Life returned to something like normal this morning after two days of suspended animation. School was delayed by two hours, which meant we didn't have to get up until an oh-so-civilized 8 a.m. instead of our usual 6. I could get used to that.
By 9, huge chunks of ice were cascading from the magnolia tree. I kept stepping outside to make sure that the crashing sounds were only ice and not more limbs falling. As far as we can tell only a few small branches, in addition to the one big one that snapped off yesterday, are actually broken. The bigger limbs are still hanging low in spots but that seems to be more about the water still on the leaves than any damage. The tree looks much like it usually does after a heavy rain (except for the shards of ice piled underneath. A truly amazing amount of ice. Each leaf was coated and each piece fell, sometimes one or two at a time and other times one piece from the top starting an avalanche).
The orchid tree and the roses seem to have rebounded although Old Blush got pushed down and in on itself and is now tangled and leaning. I think once it dries out a bit and I can get in there and untangle the canes, it will be mostly back to its old self. It probably needed to be pruned anyway.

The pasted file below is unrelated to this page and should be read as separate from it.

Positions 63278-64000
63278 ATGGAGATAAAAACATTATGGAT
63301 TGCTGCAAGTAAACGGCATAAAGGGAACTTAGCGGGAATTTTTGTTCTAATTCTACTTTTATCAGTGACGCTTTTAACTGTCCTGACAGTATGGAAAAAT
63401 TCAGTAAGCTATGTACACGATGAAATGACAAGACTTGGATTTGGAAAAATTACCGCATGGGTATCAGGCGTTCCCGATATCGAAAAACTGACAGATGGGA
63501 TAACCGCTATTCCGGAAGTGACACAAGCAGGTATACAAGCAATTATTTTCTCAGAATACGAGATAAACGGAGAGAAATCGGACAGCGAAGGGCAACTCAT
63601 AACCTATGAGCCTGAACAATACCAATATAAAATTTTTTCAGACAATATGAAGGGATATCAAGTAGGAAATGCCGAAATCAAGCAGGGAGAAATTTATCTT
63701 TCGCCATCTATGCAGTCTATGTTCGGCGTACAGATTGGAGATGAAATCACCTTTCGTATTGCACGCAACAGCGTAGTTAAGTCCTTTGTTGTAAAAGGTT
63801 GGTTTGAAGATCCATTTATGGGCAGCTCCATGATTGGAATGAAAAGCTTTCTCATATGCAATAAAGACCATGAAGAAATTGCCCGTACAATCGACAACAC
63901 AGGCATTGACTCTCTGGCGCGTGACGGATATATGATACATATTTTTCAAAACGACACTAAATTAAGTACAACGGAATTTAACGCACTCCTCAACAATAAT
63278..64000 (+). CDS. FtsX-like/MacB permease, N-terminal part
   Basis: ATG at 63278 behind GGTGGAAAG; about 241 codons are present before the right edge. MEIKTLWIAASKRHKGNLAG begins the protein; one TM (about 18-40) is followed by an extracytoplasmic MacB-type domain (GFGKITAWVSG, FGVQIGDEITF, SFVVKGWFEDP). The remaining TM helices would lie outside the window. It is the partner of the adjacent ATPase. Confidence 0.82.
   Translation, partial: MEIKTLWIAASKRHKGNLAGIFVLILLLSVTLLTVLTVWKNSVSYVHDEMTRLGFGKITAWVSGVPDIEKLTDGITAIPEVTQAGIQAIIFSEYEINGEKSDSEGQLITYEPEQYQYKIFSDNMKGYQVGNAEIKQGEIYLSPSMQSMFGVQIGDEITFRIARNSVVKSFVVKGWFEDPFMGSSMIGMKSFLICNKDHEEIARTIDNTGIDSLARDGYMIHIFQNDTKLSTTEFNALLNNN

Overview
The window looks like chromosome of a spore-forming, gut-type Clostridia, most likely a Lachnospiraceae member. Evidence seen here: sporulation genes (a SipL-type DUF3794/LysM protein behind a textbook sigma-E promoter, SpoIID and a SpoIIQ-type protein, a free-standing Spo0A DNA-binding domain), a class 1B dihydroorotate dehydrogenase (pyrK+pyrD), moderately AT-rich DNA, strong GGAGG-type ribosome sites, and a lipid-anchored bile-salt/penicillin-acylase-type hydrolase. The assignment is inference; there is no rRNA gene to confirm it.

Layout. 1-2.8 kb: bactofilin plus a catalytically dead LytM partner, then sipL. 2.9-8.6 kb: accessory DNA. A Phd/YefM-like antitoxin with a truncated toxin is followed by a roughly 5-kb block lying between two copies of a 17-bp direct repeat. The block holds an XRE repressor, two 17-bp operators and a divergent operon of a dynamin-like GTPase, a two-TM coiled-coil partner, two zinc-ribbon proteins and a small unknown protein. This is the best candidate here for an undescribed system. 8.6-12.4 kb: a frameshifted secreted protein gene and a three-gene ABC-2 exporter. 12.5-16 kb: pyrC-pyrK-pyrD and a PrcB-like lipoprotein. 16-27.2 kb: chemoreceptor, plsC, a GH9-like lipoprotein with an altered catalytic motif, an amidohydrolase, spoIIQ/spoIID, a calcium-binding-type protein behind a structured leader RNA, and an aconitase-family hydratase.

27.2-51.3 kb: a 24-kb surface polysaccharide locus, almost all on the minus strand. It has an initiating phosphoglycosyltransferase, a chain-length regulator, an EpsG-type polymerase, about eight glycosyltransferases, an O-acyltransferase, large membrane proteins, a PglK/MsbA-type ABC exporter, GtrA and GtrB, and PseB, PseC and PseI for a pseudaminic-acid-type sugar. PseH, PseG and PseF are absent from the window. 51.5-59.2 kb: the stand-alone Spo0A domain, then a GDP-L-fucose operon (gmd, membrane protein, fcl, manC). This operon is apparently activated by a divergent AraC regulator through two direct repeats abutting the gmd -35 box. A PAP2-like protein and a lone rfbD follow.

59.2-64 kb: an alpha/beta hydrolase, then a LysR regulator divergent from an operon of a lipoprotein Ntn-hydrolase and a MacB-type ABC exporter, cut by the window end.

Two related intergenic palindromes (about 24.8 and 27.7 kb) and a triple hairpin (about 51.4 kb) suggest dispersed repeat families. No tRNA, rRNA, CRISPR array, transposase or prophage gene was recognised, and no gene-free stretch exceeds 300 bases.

A number of things that hadn't frozen back will need to be cleaned up: the Mexican flame vine, the purple heart, zexmenia, purple fountain grass, and the Pride of Barbados and hamelia. It's supposed to rain for the entire next week so it may be a while before I get out there with my loppers.
I was sure this freeze would be the end of the big agave americana near the front door. Last year, in temperatures in the mid 20s, even covered it suffered considerable damage. We thought about replacing it but by mid-summer last year we hadn't gotten around to it and it had put out enough new fronds to look presentable again. On Sunday or Monday when I was bringing plants inside and covering things I didn't do anything about the agave. And, as far as I can tell, it's mostly okay. Maybe the thick coating of ice protected it? Or maybe the temperatures just never got low enough to damage it?